G20|CORPORATE TAX EVASION 19 Bibliography "Internal Revenue Manual - 25.1.1 Overview/Definitions." Internal Revenue Manual - 25.1.1 Overview/Definitions. Internal Revenue Services, 16 Dec. 2011. Web. 03 Dec. 2013. "Senate Report 109-54 - THE ROLE OF PROFESSIONAL FIRMS IN THE U.S. TAX SHELTER INDUSTRY." Senate Report "Tax Information for Individuals." Tax Information for Individuals. Internal Revenue Services N.p., n.d. Web. 30 Oct. 2013. "Tell Us What You Think of GOV.UK." Reducing Tax Evasion and Avoidance. Her "The United States Senate Committee on Finance.”: Newsroom. U.S Senate, 20 May 2010. Web. 15 Oct. 2013. Allen, Matt. "Tax Evasion Row a Game of Global Intrigue." N.p., 5 Sept. 2013. Web. 23 Sept. 2013. Alm, J. "Tax Compliance and Administration." In Handbook on Taxation, edited by W. B. Hildreth and J. A. Richardson (741-68). New York: Marcel Dekker, Inc., 2000. Anonymous. "The U.S. Economy in the 1920s." Economic History Services. N.p., 01 Feb. 2010. Web. 15 Oct. 2013.e after admitting to criminal wrongdoing in selling tax-evasion services to wealthy Americans. Argitis, Teophilos, and Scott Rose. "G-20 Nations 'Fully Endorse' OECD Action Plan on Tax Evasion." Business: Washington Post Business Page, Business News. Bloomberg, 20 July 2013. Web. 23 Sept. 2013. BAETZ, JUERGEN. "EU Ministers Seek to Strengthen Tax Evasion Fight." Yahoo! News. Yahoo!, 14 Sept. 2013. Web. 03 Oct. 2013. Bromberg, Neil. "What Is FATCA?" FATCA Overview and Timeline. Ernst & Young, n.d. Web. 15 Oct. 2013.

G20|CORPORATE TAX EVASION 20 De Rugy, Veronique. "Tax and Budget Bulletin." Cato Institute, Mar. 2013. Web. 15 Oct. 2013. Friedman, Milton. "Milton Friedman: Why Soaking the Rich Won’t Work." AgainstCronyCapitalismorg. N.p., 23 Apr. 2013. Web. 15 Oct. 2013. Global Shell Games: Testing Money Launderers’ and Terrorist Financiers’ Access to Shell Companies, by Michael Findley, Daniel Nielson and Jason Sharman, 2012. Guria, Angel. "Tax - Organization for Economic Co-operation and Development." Tax - Organization for Economic Co-operation and Development. Organization for Economic Co-operation and Development, 5 Sept. 2013. Web. 23 Sept. 2013. Kristof, Kathy. "Obama Budget Surprise: More Tax Audits." Cable News Network, 15 Feb. 2011. Web. 02 Dec. 2013. Norris, Floyd. "The Corrosive Effect of Apple's Tax Avoidance." N.p., 23 May 2013. Web. 23 Sept. 2013. OECD (2013). Addressing Base Erosion and Profit Shifting. OECD Publishing, Paris. Accessed online at OECD Council, Ministerial Level.(2013) Declaration on Base Erosion and Profit Sharing. May 29th 2013. Paris. Accessed online at Politi, James, and Vanessa Houlder. "G8 Tax Avoidance Drive Alarms US Business." Financial Times. N.p., 4 June 2013. Web. 23 Sept. 2013. Ryle, Gerard, Marina Guevara, and Michael Hudson. "Secret Files Expose Offshore's Global Impact." International Consortium of Investigative Journalists. Center for Public Integrity, 03 Apr. 2013. Web. 15 Oct. 2013.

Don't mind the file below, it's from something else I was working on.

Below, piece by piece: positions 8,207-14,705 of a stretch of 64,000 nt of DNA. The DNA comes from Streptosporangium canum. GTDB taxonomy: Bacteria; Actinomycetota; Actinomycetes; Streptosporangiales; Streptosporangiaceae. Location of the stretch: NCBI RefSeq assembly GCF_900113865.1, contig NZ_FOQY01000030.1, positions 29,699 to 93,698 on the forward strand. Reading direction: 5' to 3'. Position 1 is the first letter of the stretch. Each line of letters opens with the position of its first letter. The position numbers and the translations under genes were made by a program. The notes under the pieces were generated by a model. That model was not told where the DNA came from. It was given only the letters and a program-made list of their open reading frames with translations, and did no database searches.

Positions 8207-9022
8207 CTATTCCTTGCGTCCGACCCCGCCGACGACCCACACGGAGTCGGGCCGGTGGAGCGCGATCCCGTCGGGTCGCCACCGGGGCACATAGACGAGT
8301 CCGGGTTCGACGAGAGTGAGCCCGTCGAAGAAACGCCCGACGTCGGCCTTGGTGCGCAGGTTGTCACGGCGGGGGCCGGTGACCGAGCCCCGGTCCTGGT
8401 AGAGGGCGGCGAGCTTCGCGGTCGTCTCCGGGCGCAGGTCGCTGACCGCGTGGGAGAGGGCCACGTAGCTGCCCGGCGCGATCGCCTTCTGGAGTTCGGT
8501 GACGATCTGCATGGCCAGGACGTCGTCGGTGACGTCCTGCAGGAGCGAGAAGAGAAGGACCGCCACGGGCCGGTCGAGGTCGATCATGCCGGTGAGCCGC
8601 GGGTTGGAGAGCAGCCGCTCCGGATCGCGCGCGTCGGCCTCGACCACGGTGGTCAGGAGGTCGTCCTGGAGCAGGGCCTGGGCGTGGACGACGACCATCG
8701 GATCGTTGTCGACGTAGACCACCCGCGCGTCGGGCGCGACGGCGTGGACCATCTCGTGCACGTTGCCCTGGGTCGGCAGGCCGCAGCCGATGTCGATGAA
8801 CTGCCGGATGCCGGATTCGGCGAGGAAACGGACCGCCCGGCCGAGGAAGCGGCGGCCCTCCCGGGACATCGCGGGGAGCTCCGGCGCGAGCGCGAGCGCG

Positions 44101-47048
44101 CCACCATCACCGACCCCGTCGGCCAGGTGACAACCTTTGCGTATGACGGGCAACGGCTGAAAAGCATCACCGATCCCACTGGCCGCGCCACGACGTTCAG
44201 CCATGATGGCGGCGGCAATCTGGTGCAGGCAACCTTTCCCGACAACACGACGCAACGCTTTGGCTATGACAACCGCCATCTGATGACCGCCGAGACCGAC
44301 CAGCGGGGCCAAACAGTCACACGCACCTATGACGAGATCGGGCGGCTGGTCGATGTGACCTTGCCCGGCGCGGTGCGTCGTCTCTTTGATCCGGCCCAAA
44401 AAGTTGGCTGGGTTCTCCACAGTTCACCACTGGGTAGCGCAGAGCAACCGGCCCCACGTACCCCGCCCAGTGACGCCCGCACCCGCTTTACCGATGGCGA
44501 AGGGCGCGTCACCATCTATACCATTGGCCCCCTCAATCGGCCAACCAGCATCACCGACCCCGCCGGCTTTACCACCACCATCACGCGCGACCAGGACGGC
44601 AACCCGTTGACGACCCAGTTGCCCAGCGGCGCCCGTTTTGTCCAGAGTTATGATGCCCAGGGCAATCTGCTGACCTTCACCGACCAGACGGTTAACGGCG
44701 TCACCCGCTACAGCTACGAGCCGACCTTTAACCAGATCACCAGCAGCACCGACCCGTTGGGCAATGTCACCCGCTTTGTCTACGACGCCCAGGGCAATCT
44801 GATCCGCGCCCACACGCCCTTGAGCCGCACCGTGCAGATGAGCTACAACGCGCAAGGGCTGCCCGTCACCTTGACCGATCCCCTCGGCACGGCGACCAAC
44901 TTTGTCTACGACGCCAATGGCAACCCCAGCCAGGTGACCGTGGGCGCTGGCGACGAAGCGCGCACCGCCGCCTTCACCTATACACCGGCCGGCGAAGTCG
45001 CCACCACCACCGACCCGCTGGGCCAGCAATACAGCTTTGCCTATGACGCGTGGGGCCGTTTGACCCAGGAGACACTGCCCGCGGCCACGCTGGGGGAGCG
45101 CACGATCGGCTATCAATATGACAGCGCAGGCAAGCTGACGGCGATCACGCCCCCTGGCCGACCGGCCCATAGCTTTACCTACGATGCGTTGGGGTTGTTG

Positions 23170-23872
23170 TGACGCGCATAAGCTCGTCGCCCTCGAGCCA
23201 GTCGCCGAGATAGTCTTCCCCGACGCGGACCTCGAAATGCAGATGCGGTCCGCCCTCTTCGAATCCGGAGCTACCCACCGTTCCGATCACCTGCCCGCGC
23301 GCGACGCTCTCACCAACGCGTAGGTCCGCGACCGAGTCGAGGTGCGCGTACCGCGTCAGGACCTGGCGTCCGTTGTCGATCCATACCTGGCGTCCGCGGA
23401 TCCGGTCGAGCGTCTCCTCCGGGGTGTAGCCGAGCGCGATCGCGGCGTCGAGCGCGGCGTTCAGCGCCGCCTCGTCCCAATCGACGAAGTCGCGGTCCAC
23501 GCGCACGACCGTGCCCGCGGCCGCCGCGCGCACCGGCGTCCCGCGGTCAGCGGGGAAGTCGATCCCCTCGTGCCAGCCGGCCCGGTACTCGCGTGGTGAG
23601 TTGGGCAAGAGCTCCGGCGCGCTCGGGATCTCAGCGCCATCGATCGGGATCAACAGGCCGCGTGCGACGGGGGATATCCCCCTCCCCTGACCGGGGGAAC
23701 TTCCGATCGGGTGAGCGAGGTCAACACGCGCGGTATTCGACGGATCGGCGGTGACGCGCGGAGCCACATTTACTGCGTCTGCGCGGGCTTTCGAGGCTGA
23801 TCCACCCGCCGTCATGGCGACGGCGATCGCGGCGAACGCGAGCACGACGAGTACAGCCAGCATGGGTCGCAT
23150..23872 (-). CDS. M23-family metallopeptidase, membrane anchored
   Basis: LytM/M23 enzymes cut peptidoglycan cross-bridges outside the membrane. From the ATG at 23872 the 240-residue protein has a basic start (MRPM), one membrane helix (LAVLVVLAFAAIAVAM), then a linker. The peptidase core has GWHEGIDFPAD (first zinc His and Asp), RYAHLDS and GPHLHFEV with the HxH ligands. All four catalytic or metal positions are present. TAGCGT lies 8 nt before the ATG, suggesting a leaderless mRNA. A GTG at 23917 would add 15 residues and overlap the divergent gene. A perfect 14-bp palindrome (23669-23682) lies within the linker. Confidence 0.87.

G20|CORPORATE TAX EVASION 21 Stiglitz, Joseph. "Globalisation Isn't Just about Profits. It's about Taxes Too." The Guardian. N.p., 23 May 2013. Web. 29 Oct. 2013. "The Cost of Tax Evasion Worldwide." Tax Justice Network, 23 Nov. 2011. Web. 23 Sept. 2013. Wood, Robert W. "IRS Wants to Tax Stateless Income." Forbes. Forbes Magazine, 06 Aug. 2013. Web. 23 Sept. 2013. Wood, Robert W. "Not Even Probation For Stephen Baldwin's Tax Evasion, Jail For Wesley Snipes." Forbes. Forbes Magazine, 02 Apr. 2013. Web. 02 Dec. 2013. Zembar, Tom. "The Cost of Corporate Tax Avoidance." National Education Association, 07 Nov. 2011. Web. 23 Sept. 2013.